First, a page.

A view from the front row: #IEStyleLive

‘ieStyle Live’ will bring cutting-edge trends to Cork in an unmissable fashion show next month, hosted by design duo Brendan Courtney and Sonya Lennon. Ruth O’Connor finds out more, joining them as they put the finishing touches to their new collection

A view from the front row: #IEStyleLive

By Ruth O'Connor

‘ieStyle Live’ will bring cutting-edge trends to Cork in an unmissable fashion show next month, hosted by design duo Brendan Courtney and Sonya Lennon. Ruth O’Connor finds out more, joining them as they put the finishing touches to their new collection.

Despite knowing them for years, I approached the meeting with Ireland’s most style-savvy duo — Sonya Lennon and Brendan Courtney — with something akin to a kind of fashion fear if you will. After all, what do you wear to meet two of this country’s most stylish people?

My fears are unfounded, however, as the pair approach me with no look of sartorial judgement or sniff of style superiority — simply their customary beaming smiles and a friendly embrace — on shoot day, at Dunnes Stores’ head office in Dublin.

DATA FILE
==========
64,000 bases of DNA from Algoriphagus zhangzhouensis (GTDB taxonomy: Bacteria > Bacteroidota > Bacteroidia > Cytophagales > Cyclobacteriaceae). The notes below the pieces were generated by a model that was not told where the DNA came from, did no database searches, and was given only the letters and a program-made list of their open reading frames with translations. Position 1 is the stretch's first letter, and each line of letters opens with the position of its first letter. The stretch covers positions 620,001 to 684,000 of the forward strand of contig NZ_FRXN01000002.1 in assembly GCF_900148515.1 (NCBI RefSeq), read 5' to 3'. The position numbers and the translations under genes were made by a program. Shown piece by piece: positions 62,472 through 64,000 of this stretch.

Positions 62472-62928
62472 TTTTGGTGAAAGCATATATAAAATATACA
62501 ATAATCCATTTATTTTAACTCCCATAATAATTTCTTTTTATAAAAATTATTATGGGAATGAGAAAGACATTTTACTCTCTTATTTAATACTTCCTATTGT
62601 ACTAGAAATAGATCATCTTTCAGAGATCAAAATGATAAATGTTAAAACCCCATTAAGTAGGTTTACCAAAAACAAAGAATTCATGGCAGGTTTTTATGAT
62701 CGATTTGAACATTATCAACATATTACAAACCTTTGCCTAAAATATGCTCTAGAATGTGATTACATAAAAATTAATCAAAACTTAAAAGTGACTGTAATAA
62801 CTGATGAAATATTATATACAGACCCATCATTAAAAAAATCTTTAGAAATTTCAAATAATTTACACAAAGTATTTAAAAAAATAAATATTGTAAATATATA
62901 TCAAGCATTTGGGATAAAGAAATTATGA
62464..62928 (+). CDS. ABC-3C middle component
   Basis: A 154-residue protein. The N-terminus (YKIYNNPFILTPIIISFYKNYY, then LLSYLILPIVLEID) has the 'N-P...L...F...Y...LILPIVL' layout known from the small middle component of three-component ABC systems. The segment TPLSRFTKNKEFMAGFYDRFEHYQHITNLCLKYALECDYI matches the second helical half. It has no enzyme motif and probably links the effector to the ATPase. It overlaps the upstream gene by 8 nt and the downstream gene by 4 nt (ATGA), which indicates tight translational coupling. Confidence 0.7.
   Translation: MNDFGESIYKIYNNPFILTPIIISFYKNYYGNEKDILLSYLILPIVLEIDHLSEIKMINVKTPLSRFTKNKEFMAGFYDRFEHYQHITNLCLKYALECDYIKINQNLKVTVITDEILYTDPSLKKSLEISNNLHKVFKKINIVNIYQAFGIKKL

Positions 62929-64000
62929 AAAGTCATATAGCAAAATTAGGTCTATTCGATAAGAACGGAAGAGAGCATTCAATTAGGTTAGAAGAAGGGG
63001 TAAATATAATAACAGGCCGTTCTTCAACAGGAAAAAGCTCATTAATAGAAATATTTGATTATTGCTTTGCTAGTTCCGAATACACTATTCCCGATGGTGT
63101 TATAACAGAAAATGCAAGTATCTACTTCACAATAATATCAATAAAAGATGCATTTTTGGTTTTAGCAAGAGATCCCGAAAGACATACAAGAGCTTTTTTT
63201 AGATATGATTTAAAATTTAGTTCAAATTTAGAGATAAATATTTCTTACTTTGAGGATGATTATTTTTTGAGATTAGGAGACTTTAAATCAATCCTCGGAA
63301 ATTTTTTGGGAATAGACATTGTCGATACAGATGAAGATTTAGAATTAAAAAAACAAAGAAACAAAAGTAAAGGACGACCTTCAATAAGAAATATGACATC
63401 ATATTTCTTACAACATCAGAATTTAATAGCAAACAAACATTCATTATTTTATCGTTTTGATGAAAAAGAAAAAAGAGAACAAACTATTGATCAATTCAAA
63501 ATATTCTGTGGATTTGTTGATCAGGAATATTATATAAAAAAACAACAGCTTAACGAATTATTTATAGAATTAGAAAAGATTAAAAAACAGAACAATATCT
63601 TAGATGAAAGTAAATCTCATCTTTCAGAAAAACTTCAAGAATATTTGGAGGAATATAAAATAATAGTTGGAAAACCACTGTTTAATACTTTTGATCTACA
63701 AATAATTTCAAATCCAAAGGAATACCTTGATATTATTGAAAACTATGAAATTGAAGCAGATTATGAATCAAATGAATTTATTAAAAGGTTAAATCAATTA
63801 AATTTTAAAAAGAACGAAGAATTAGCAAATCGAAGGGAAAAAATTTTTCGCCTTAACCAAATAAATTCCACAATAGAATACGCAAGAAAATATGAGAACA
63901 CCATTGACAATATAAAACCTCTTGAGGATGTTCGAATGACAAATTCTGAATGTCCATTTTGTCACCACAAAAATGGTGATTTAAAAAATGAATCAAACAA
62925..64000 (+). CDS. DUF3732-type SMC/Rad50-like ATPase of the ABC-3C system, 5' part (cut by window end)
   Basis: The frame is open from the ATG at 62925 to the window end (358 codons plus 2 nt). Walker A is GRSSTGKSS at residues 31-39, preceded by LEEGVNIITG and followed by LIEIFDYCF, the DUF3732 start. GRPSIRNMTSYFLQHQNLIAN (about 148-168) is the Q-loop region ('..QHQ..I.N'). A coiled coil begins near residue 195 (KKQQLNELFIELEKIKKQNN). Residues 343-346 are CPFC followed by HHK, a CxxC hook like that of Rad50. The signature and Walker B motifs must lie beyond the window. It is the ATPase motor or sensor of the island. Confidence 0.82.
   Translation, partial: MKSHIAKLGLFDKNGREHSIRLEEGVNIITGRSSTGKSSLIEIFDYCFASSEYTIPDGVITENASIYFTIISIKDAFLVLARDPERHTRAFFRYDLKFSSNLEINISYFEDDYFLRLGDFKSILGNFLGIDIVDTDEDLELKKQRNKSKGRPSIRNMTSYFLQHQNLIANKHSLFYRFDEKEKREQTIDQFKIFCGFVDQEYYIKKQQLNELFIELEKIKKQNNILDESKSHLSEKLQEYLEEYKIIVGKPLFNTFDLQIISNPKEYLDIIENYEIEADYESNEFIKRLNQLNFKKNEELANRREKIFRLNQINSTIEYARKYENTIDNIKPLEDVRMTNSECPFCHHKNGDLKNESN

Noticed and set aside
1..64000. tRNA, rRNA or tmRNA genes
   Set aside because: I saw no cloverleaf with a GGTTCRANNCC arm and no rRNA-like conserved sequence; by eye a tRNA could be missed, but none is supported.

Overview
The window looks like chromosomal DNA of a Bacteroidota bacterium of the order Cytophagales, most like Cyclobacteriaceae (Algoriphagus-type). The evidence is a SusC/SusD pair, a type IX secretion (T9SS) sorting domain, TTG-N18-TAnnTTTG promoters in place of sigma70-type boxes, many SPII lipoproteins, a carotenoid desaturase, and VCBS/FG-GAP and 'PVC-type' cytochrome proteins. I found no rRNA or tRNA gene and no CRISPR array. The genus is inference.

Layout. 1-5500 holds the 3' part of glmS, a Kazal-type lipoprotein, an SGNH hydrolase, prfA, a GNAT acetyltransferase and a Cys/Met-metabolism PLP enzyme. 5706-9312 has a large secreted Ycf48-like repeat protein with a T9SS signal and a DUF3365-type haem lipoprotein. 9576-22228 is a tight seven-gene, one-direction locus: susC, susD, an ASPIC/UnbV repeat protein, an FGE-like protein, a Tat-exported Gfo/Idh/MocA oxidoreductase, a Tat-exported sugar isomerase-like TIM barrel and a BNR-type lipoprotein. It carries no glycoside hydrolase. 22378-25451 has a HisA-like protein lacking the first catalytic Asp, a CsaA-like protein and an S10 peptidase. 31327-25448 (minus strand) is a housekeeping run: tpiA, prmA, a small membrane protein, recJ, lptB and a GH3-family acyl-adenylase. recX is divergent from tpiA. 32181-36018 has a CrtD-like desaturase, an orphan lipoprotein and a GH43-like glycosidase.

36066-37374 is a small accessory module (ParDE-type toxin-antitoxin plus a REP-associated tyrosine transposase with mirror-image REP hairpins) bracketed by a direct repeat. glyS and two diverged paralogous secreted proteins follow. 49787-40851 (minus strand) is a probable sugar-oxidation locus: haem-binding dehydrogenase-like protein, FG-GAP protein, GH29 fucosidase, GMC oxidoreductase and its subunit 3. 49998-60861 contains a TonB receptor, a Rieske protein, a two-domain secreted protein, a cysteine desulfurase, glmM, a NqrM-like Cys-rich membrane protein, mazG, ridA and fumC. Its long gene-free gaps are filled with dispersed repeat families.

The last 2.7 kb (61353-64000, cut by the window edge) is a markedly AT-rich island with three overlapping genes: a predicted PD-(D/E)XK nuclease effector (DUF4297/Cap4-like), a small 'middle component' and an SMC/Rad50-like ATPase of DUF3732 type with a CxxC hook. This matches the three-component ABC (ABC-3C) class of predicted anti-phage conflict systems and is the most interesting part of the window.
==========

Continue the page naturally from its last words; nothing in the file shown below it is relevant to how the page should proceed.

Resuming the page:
The backdrops are rolled up and ready, the lighting is set, and Sonya and Brendan are having a bite to eat between shooting new season looks for the Dunnes Stores website. This season, their trademark vibrant colour and cuts are all there, as well as beautiful prints, designed in-house, and that slight 1970s influence we’ve come to expect from the pair who celebrated the 10th anniversary of their brand last year.

“There is always something a little ’70s as well as a little bit of glamour about our collection,” Brendan begins to explain before Sonya jumps in:

“There’s also a clean aesthetic, and it’s a little bit tongue-in-cheek. We certainly don’t take ourselves too seriously and there has to be room for humour, fun and joy in clothes,” she says.

We love the clean aesthetic too but we also need to understand the many needs of our woman, and sometimes she wants to stand out and have a bit of fun and needs that one piece that can do everything.